Modeling the Spatial and Temporal Dimensions of Recreational Activity Participation with a Focus on Physical Activities
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This study presents a unified framework to understand the weekday recreational activity participation time-use of adults, with an emphasis on the time expended in physically active recreation pursuits by location and by time-of-day. Such an analysis is important for a better understanding of how individuals incorporate physical activity into their daily activities on a typical weekday, and can inform the development of effective policy interventions to facilitate physical activity. Furthermore, such a study of participation and time use in recreational activity episodes contributes to activity-based travel demand modeling, since recreational activity participation comprises a substantial share of individuals’ total non-work activity participation. The methodology employed here is the multiple discrete continuous extreme value (MDCEV) model, which provides a unified framework to explicitly and endogenously examine time use by type, location, and timing. The data for the empirical analysis is drawn from the 2000 Bay Area Travel Survey (BATS), supplemented with other secondary sources that provide information on physical environment variables. To our knowledge, this is the first study to jointly address the issues of ‘where’, ‘when’ and ‘how much’ individuals choose to participate in ‘what type of (recreational) activity’.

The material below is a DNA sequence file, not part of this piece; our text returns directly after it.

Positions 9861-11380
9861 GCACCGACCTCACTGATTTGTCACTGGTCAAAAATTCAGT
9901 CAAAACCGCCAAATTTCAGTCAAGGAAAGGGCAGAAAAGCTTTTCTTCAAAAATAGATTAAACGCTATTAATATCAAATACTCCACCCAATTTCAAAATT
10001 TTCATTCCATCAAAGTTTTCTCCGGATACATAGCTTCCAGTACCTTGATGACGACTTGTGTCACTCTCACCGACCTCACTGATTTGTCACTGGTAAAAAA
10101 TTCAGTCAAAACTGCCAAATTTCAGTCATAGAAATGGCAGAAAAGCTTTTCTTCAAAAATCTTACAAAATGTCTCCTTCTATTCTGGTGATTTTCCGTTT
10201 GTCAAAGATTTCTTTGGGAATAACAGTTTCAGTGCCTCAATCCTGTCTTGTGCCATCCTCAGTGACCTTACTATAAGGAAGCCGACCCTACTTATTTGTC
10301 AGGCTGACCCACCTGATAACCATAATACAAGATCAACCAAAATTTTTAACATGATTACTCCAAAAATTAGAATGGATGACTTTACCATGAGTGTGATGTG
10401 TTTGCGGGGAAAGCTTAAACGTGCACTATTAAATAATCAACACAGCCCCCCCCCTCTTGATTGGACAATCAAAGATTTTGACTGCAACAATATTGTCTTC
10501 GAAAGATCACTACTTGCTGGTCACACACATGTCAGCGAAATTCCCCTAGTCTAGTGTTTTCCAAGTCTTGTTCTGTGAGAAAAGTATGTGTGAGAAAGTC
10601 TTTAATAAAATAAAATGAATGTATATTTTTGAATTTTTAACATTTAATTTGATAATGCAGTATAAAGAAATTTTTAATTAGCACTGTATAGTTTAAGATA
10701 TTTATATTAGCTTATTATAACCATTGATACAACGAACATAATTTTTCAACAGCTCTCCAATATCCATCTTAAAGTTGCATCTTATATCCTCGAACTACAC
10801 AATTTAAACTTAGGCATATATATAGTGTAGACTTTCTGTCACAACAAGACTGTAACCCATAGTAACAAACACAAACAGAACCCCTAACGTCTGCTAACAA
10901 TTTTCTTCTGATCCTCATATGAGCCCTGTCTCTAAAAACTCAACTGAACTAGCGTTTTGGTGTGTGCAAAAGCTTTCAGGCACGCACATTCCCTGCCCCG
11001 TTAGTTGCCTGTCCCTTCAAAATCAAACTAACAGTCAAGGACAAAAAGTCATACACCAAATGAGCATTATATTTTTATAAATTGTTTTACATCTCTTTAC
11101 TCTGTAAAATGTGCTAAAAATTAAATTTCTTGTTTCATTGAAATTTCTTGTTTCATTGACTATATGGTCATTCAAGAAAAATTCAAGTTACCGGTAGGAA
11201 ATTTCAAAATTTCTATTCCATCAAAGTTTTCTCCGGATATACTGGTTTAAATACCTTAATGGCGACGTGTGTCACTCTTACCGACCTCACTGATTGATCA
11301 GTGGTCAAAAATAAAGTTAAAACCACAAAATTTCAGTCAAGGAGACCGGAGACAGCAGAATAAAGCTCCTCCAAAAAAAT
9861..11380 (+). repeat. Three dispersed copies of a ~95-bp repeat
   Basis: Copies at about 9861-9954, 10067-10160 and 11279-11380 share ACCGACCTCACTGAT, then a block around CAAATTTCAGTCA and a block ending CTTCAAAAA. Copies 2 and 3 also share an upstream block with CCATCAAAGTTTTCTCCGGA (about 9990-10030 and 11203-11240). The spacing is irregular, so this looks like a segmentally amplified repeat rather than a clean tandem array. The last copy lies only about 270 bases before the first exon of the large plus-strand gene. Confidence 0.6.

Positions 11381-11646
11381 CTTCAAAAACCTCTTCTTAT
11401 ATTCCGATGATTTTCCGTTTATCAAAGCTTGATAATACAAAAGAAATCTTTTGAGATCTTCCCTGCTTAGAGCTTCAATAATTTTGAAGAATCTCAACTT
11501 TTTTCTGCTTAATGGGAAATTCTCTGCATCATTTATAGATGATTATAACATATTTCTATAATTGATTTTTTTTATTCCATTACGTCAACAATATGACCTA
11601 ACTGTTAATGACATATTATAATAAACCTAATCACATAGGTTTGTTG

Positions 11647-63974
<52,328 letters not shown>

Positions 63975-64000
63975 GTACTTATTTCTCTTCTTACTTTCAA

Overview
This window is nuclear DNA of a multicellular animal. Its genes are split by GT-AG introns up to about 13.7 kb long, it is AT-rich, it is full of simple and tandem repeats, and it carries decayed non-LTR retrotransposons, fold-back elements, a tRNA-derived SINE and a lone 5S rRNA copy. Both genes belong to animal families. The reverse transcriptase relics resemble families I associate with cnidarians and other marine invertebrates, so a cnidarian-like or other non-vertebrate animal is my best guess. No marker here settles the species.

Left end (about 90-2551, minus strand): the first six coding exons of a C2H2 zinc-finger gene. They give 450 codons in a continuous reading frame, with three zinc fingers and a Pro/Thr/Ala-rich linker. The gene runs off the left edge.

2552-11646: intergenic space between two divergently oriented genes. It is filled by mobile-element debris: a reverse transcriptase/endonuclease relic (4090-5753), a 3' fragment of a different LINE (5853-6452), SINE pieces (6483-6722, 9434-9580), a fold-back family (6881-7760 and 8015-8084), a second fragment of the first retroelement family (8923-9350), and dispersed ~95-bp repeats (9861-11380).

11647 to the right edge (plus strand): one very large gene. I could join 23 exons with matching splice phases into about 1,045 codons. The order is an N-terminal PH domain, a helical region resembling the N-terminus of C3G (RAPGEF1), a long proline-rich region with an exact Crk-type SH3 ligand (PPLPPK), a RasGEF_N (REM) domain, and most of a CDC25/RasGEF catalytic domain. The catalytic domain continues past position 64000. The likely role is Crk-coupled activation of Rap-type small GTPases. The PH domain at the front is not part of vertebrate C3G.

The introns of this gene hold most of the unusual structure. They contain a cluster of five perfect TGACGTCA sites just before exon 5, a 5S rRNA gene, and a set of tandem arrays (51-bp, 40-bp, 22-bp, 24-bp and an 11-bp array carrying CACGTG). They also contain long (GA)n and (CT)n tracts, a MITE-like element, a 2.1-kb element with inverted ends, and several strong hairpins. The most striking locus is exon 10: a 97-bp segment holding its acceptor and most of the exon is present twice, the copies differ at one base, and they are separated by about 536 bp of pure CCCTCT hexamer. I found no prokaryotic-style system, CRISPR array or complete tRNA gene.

At the time of publication I.N. Sener was at Texas Transportation Institute and C.R. Bhat was at the University of Texas at Austin.
CitationSener, I.N., and C.R. Bhat (2012), "Modeling the Spatial and Temporal Dimensions of Recreational Activity Participation with a Focus on Physical Activities," Transportation, Vol. 39, No. 3, pp. 627-656.
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